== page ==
Flash floods caused by torrential rains in catchment areas of Nepal have ravaged a dozen districts of Bihar so far, claiming 78 lives and affecting 55 lakh people, the state's disaster management department said on Thursday.
Sitamarhi reported the highest number of 18 casualties, followed by Madhubani (14), Araria (12), Sheohar and Darbhanga (nine each), Purnea (seven), Kishanganj (four), Supaul (three) and East Champaran (two), it said in a release.
The death toll increased by 11 since Wednesday, when it stood at 67. The number of casualties, however, remained unchanged for Araria, Sheohar, Purnea, Kishanganj and Supaul districts.
There have been no flood-related deaths in Muzaffarpur, Saharsa and Katihar districts. Altogether 55.04 lakh people, spread across 921 panchayats falling under 97 blocks of the flood-affected districts, are said to have been hit by the calamity.
The administration has set up 130 relief camps, 126 of these in Sitamarhi and the remaining four in Madhubani, both of which have accounted for the maximum number of deaths. More than one lakh people are staying at the relief camps in Sitamarhi, while 3,721 have taken shelter at Madhubani, the department said.
The state government has installed 1,119 relief camps, spread across all the 12 affected districts, to ensure proper food and safe drinking water to those impacted by the deluge.
A total of 26 teams of the NDRF and the SDRF are patrolling the flood-hit areas, in addition to 796 personnel devoted to relief and rehabilitation work. They have been equipped with 125 boats for the purpose, the release said.
A department official said there has been a let up in the downpur lashing the adjoining country, which has caused water levels to recede, though as many as six rivers flowing through the state are still above danger mark at many places.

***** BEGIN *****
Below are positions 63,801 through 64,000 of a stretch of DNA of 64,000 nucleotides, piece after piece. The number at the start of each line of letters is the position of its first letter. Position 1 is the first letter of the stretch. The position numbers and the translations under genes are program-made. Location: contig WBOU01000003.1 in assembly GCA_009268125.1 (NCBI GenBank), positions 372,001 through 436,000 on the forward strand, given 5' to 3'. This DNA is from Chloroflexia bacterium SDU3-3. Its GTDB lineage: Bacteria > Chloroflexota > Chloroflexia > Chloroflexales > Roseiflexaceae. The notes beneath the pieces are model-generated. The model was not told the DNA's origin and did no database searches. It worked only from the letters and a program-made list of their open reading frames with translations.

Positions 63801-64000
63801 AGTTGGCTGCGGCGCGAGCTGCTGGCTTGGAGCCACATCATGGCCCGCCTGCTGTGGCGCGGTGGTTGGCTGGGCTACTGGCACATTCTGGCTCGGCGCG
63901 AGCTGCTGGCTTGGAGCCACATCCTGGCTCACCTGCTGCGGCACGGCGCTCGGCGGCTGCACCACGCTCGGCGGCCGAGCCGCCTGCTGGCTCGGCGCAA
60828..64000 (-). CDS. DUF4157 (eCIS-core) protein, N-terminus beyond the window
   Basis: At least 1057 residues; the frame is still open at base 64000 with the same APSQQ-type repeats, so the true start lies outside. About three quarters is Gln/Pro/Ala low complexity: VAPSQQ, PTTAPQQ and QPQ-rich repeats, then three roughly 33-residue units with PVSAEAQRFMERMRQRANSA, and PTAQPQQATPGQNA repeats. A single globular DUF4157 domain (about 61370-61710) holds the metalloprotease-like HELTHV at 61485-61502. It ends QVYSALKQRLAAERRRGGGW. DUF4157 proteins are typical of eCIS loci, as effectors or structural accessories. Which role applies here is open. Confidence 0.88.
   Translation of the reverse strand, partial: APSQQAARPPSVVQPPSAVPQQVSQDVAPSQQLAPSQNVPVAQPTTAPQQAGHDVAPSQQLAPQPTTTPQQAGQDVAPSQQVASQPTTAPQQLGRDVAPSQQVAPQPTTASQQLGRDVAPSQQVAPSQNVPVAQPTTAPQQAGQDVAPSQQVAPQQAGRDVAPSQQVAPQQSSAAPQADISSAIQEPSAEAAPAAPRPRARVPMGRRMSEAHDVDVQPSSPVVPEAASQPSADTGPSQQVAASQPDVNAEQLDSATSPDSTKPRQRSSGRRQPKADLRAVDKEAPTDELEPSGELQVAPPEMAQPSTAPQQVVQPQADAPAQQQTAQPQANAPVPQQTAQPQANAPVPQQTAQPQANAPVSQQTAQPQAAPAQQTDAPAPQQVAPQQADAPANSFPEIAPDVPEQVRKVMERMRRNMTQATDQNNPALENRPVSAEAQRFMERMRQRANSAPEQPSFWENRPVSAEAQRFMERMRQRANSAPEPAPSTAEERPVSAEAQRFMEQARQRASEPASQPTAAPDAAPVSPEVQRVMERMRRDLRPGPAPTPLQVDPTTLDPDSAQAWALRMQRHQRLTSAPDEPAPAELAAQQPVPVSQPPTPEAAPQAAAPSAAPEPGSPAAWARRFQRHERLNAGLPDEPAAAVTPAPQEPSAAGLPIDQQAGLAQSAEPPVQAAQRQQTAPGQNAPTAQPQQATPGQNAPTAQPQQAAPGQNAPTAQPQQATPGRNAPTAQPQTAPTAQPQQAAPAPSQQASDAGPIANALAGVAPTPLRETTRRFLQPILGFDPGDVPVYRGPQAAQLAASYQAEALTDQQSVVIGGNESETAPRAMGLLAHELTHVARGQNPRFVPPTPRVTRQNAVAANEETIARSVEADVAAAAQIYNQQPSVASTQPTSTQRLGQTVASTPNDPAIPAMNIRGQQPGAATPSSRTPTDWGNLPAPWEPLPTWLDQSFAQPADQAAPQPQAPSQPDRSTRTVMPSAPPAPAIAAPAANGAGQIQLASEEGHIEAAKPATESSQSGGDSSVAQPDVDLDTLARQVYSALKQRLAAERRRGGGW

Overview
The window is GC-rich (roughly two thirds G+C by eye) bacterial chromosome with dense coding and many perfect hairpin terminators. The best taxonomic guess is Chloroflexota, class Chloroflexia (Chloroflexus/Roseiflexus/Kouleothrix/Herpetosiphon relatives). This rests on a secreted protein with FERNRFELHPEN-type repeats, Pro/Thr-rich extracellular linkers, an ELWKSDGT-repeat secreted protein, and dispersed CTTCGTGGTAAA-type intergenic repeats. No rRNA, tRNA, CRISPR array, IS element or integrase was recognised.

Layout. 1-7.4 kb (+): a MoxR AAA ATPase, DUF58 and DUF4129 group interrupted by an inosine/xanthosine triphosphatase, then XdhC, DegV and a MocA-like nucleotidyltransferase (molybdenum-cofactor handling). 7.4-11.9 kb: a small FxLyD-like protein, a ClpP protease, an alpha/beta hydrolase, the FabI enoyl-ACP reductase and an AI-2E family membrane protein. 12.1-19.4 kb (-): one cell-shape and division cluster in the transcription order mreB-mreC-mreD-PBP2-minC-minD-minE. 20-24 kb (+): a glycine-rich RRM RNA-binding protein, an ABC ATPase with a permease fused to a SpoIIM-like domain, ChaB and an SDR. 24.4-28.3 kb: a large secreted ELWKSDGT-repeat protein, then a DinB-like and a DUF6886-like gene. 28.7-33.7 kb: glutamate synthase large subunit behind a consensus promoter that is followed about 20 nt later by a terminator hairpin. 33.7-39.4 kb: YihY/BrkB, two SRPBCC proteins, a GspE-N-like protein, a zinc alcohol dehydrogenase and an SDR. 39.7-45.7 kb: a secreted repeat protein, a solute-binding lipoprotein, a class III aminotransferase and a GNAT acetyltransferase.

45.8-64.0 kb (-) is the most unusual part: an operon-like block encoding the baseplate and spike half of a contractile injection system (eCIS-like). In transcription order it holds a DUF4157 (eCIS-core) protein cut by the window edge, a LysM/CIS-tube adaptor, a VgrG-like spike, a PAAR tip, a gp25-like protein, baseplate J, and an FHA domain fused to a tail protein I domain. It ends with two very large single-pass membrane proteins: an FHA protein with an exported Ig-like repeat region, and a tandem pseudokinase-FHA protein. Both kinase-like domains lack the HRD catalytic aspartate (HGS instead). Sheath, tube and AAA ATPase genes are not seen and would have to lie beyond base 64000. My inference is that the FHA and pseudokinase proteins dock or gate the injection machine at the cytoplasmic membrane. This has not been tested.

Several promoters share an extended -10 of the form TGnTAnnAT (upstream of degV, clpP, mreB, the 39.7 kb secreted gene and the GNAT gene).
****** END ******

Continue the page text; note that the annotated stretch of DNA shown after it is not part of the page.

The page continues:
Scenes of distress have been emerging from the inundated areas, with news channels flashing images of people carrying children in baskets on their heads in neck-deep waters. Social media went abuzz with activity as the picture of a dead toddler, lying abandoned on a tract of land washed by floods, went viral.
Many compared it with the heart-rending photograph of a three-year-old boy's body in Turkey, which had caught international attention four years ago and highlighted the refugee crisis in Syria.
However, Muzaffarpur District Magistrate Alok Ranjan Ghosh said the child had died, along with two elder siblings, when they were shoved into the swollen Bagmati river by their "mentally unstable" mother in a fit of rage.
Ghosh said Reena Devi (35), a mother of four, had herself dived into the river after a tiff with her husband. One of the children and the woman, however, survived. The incident had taken place in Sheetalpatti village under Meenapur block, and the matter is being investigated by police, Ghosh said.
Another footage, caught on a mobile phone, of a building collapsing like a pack of cards upon being hit by a gushing stream of flood water in Sitamarhi, has also gone viral. At many villages, locals have built bridge-like structures with the help of bamboos to cross canals.